Separatism is alive and well in Bolivia.Bolivia: A Referendum and the Threat of Military Force
May 5, 2008
Bolivia’s Santa Cruz department passed a referendum May 4 that grants it the fundamental tools of independent statehood. The move leaves it up to Bolivian President Evo Morales to call the province’s bluff and decide whether to use military force to ensure Bolivia’s unity. If Morales decides to use force against the secessionist regions, he will risk destabilizing the country and may prompt neighboring countries to intervene.
The Bolivian department of Santa Cruz passed a declaration of autonomy by popular referendum May 4, with 85 percent of voters in support of the measure. Three other departments — Pando, Beni and Tarija — are expected to hold their own referendums in June. Designed to give Santa Cruz autonomy from the central government — and the policies of President Evo Morales, in particular — the referendum grants Santa Cruz the ability to sign treaties with foreign nations, form parliament, create a local police force and decide all matters related to land distribution...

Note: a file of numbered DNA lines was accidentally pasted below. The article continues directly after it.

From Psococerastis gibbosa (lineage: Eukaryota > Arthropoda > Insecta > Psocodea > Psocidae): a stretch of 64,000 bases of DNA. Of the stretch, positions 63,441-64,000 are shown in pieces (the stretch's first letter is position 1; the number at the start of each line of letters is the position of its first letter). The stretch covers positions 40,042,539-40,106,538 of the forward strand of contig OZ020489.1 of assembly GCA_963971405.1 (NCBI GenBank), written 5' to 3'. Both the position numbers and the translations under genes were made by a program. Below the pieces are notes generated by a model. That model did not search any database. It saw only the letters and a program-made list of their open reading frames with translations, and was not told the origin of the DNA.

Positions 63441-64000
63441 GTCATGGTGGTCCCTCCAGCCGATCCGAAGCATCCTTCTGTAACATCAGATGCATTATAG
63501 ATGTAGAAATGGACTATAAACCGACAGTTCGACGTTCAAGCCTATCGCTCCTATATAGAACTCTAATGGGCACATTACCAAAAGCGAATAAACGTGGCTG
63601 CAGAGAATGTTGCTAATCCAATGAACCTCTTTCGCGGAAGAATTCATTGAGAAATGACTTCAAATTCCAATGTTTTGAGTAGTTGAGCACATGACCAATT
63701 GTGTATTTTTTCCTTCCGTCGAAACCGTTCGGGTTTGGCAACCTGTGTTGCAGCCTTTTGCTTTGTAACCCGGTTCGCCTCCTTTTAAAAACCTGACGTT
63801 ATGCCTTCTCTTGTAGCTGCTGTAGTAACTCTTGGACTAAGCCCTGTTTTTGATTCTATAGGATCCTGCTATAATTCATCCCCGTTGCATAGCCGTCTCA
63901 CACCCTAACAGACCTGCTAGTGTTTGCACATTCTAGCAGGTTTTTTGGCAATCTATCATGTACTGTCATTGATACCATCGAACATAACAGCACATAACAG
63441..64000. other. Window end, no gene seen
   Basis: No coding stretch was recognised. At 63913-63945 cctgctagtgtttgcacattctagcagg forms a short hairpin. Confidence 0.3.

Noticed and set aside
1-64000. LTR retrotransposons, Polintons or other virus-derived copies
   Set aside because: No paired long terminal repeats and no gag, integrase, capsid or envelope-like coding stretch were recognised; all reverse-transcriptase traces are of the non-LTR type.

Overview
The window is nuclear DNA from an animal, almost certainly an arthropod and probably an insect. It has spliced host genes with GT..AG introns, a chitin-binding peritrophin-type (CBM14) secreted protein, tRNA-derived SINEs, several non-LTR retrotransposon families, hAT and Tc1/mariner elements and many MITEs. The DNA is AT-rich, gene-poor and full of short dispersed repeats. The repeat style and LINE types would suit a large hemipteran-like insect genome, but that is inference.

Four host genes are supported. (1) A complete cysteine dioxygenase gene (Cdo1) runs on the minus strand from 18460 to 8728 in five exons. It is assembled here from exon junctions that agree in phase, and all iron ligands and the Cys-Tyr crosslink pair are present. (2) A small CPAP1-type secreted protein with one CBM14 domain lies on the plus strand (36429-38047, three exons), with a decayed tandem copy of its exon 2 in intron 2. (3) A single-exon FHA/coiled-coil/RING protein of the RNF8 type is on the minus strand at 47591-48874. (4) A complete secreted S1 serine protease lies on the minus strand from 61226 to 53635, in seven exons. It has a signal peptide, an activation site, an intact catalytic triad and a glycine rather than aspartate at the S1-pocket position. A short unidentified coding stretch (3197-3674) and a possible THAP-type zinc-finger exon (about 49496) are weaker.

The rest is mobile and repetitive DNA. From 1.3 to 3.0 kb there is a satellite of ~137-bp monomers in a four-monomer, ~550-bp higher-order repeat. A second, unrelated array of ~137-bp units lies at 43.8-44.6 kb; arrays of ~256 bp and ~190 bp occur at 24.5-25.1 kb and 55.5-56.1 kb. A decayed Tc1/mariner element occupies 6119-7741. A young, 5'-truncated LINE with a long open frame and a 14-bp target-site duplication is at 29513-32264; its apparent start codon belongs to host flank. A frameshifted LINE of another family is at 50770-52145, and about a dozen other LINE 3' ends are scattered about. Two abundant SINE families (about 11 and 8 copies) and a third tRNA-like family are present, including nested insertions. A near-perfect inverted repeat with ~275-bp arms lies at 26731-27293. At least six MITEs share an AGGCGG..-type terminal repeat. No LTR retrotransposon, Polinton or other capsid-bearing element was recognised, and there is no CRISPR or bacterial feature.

Notice how the separatist movement corresponds to fossil fuel deposits. This trend towards securing local resources at the expense of the larger political unit is classic negative-trend socionomics.
We should continue to look for these types of separatist ventures and/or coups in the future. For wealthy individuals and corporations, sponsoring secession movements through a variety of dummy fronts makes a lot of economic sense. Plus, there will be very real grievances held by local populations that could be used as an excuse for any coups or independence movements.
The FutureJacked short list for potential secession hot spots and the potential spoils to be gained, for those of you interested in funding or working to foment (via service in a mercenary company or an NGO used as a front agency):
- Cabinda from Angola (petroleum)
- Mitrovica from Kosovo (mining)
- The Niger Delta Region from Nigeria (petroleum) - probably not an official secession, but a series of Temporary Autonomous Zones that pop up to facilitate oil bunkering
Those are just three examples, in addition to Santa Cruz from Bolivia. If the world economy becomes as stressed as I expect it to this fall (I still think we'll have a reasonably stable late spring and early summer), this list will grow to include places you don't expect right now.